It has never been easier to do business in India. India welcomes the world to explore economic opportunities our nation has to offer!

— Narendra Modi (@narendramodi) October 31, 2017 “India has moved to 100th rank as a result of a number of reforms by the government. India is moving ahead in absolute ranking as well,” Annette Dixon, Vice President, South Asia region, told reporters earlier in the day. It will be only over a period of 1-3 years that the full impact of GST reform on ease of doing business can be assessed, she added. The report captures reforms implemented in 190 countries between the period June 2, 2016 to June 1, 2017.

Getting into Top 50 within reach: Jaitley

Getting into the top 50 countries is a distinct possibility over the short term, Finance Minister Arun Jaitley said on Tuesday. “We jumped over 30 places in three years, and as Prime Minister Narendra Modi had said about setting a target to get among the top 50… I believe it is eminently doable,” Jaitley told reporters here following the release of World Bank Group’s latest report ‘Doing Business 2018: Reforming to Create Jobs’. “In 2014, we were ranked 142, and in the last two years India has gone from 131 to 130,” he said. “This is the highest jump any country has made in the ease of doing business rankings and is significant for India for our efforts on the 10 rankings’ criteria,” Jaitley said. “These 10 parameters are so tough that you don’t get credit for the reforms introduced till you actually see their results on the ground,” he said, adding that the World Bank’s cut-off date for considering performance is June of every year. Listing the areas which had boosted India’s ranking, Jaitley said that on “protection of minority investors” India had come up to fourth place on account of reforms like bringing in the Companies Act and setting up of the National Company Law Tribunal (NCLT).  The report recognises India as one of the top 10 improvers in this year’s assessment, though the report does not take into account the Goods and Services Tax (GST) rolled out on July 1. “The biggest jump comes in the area of taxation reforms where we were ranked 172 last year and have moved up 53 places to be at 119 this year,” Jaitley said, adding that India can hope to get credit for GST in the rankings for “subsequent years”. “India made paying of taxes easier by requiring that payments are made electronically to the Employees Provident Fund and introducing a set of administrative measures for easing compliance with corporate income tax,” the report said. “India, with eight reforms, was one of this year’s top 10 improvers worldwide and the leading regional performer. This is the first year that India is in the top 100 economies globally,” it added. The Finance Minister noted that both on “ease of getting credit” and “electricity connections” India has come up to the 29th position this year. “On resolving insolvency, we were 136… then we brought in the Bankruptcy Code and now we have climbed 33 places to 103rd position,” he said.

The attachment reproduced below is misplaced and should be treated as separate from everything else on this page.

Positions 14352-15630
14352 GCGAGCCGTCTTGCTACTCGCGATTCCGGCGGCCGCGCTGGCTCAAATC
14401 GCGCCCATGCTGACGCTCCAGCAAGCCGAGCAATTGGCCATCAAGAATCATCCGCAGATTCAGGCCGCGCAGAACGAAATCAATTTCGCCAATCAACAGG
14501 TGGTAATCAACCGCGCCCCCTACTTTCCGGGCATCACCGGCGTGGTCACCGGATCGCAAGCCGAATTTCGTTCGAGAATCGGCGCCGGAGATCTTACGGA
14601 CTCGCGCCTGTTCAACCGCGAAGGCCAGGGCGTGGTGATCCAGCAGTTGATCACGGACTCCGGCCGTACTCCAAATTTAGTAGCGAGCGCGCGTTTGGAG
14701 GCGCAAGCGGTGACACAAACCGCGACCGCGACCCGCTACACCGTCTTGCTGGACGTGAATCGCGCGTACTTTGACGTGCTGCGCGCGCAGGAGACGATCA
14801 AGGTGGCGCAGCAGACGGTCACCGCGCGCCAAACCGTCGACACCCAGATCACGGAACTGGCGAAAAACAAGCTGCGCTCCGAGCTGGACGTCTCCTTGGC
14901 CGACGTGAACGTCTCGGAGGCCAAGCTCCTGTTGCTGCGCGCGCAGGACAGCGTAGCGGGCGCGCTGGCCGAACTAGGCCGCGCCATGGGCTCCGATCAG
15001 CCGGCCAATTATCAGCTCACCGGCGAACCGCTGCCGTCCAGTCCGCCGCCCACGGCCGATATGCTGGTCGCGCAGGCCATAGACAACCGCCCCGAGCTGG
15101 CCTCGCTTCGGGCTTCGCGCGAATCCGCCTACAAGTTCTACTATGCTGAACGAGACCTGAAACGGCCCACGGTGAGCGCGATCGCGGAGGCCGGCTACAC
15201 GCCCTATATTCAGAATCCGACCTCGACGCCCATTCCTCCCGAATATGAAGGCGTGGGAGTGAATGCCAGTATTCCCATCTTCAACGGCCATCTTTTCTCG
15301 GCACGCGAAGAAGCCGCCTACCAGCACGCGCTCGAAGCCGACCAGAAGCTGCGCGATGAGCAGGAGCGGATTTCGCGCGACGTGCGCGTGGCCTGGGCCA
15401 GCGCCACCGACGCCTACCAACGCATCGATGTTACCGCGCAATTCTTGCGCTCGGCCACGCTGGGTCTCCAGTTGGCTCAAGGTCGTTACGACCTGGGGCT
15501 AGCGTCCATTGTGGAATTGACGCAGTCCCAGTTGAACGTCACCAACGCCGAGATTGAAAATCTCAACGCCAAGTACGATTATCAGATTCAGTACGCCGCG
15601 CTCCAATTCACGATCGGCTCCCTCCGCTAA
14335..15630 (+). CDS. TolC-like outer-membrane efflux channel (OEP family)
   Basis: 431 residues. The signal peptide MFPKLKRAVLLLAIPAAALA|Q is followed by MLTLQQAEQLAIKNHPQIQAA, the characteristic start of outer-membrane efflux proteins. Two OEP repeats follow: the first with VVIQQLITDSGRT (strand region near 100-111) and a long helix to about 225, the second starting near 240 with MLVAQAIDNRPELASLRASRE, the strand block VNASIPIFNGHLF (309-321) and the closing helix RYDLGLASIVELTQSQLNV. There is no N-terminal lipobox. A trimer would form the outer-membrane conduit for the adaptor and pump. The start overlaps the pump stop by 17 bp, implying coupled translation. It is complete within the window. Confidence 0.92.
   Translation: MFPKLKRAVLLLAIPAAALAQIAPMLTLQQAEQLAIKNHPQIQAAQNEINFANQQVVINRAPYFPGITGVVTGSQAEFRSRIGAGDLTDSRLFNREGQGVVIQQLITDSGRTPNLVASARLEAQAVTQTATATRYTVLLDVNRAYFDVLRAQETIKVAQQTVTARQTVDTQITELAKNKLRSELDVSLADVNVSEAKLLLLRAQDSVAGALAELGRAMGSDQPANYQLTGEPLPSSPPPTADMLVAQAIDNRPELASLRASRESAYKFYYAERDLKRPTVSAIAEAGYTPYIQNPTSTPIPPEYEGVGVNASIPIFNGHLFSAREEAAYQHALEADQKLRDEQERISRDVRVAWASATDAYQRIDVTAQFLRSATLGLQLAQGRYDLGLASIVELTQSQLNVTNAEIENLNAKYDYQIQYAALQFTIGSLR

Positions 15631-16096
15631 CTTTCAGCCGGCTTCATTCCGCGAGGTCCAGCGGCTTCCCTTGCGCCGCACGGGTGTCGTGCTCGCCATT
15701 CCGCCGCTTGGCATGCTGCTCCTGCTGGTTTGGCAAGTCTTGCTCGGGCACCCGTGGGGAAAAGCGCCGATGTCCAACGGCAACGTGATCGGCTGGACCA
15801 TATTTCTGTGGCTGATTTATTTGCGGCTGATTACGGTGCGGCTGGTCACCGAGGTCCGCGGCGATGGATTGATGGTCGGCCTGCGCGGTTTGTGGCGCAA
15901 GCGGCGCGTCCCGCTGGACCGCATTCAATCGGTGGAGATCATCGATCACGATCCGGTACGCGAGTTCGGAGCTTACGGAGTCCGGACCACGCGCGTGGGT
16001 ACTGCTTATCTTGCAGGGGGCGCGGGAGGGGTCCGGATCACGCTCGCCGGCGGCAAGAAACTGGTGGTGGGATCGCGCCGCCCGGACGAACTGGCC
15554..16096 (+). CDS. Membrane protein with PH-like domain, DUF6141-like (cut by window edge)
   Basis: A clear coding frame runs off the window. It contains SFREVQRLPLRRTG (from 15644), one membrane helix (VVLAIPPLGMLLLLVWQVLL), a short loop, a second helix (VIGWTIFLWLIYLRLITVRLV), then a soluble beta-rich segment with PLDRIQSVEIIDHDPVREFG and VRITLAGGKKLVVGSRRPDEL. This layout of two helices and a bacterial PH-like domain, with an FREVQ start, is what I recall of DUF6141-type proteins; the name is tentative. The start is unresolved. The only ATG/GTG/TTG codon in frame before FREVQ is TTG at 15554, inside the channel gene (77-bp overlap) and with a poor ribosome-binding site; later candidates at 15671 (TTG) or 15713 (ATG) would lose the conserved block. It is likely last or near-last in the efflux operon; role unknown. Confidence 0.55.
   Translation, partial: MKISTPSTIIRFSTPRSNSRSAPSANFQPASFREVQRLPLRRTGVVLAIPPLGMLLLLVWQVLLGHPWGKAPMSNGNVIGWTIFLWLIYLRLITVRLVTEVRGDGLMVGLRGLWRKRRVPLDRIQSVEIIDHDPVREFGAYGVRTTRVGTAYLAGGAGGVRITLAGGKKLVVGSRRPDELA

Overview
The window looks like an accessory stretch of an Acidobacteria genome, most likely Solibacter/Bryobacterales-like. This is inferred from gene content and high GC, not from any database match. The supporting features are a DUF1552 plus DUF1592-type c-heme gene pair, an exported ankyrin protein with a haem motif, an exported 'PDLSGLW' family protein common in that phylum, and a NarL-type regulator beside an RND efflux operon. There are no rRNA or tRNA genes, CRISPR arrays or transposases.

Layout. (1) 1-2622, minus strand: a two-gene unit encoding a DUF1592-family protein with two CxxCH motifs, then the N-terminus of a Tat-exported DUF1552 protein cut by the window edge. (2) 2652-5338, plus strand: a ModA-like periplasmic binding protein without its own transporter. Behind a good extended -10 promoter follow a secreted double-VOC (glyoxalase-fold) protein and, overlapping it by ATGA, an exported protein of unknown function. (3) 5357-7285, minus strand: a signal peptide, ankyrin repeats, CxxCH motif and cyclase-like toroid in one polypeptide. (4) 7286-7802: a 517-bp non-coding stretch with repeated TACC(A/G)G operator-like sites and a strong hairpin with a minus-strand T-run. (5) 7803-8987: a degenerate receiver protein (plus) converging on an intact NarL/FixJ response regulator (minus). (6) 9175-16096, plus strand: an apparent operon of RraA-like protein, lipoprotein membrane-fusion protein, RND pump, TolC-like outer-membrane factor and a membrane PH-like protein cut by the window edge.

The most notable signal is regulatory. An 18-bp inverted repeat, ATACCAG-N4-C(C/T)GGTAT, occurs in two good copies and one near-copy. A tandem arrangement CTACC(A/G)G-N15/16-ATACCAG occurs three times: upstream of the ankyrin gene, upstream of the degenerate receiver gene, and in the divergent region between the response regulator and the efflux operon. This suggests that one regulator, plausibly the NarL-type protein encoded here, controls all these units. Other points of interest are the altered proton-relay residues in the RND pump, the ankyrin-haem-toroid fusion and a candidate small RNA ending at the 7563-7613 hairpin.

“India has moved to 100th position as a result of a number of reforms by the government. India is moving ahead in absolute ranking as well,” Annette Dixon, Vice President, South Asia region, World Bank, told reporters earlier in the day. “India made paying taxes easier by requiring that payments are made electronically to the Employees Provident Fund and introducing a set of administrative measures easing compliance with corporate income tax,” the report stated. The report noted that India has adopted 37 reforms since 2003 with nearly half of these reforms having been implemented in the last four years. “India, with eight reforms, was one of this year’s top ten improvers worldwide and the leading regional performer. This is the first year that India is in the top 100 economies globally,” it said. “India is the only large country this year to have achieved such a significant shift. India’s score went from 56.05 in doing business to 60.76. This means last year India improved its business regulations in absolute terms – indicating that the country is continuing its steady shift towards best practice in business regulation,” the World Bank said in a statement. Dixon said, “Having embarked on a strong reform agenda to improve the business improvement, the significant jump this year is a result of the Indian government’s consistent efforts over the past few years. It indicates India’s endeavour to further strengthen its position as a preferred place to do business globally.” This year, the indicators on which reforms were implemented in Delhi and Mumbai, the two cities covered by the report are: starting business, dealing with construction permits, getting credit, protecting minority investors, paying taxes, trading across borders, enforcing contracts and resolving insolvency. “India performs well in the areas of protecting minority investors, getting credit and getting electricity. The country’s corporate law and securities regulations have been recognised as highly advanced, placing India in 4th place in the global ranking on protecting minority investors,” it said. The time to obtain an electricity connection in Delhi has dropped from 138 days four years ago to 45 days now, almost 20 days less than the 78 days average in Organisation for Economic Co-operation and Development (OECD) high-income economies. While there has been substantial progress, India still lags in areas such as starting a business, enforcing contracts and dealing with construction permits, the report notes. The time taken to enforce a contract is longer at 1,445 days than it was 15 years ago. In starting a business, India has reduced the time needed to register a new business to 30 days now, from 127 days 15 years ago. However, the number of procedures is still cumbersome for local entrepreneurs who still need to go through 12 procedures to start a business in Mumbai. “Tackling these challenging reforms will be the key to India sustaining the momentum towards a higher ranking. To secure changes in the remaining areas will require not just new laws and online systems but deepening the ongoing investment in the capacity of states and their institutions to implement change and transform the framework of incentives and regulation facing the private sector,” Junaid Ahmand, Country Director India, World Bank said. Commenting on the World Bank’s report, Chandrajit Banerjee, Director General, Confederation of Indian Industry (CII), said, “The huge improvement in ranking and score will immediately boost investor sentiments. The latest report validates the commitment of the government to fast-tracking economic reforms, addressing red tapism and facilitating business. The surge in ranking by as much as 30 places is an outcome of key reforms including digitisation of processes, enhancing tax payment and access to credit. “It is a matter of great pride that India has been named as among the top ten reforming economies in 2016-17 with as many as eight reform areas out of ten. In fact, India is well on its way to emerge as a global leader in protecting minority interests and is currently ranked 4th in the world.” Banerjee, however, rued that one of the most important reforms — GST — has not been considered in this year’s report owing to cut off date. “CII is confident that on the back of GST and other reforms that are planned, India would see an equally impressive improvement next year. It is not too distant in the future that India would break into the league of top 50 countries,” he added. (IANS) // ]]>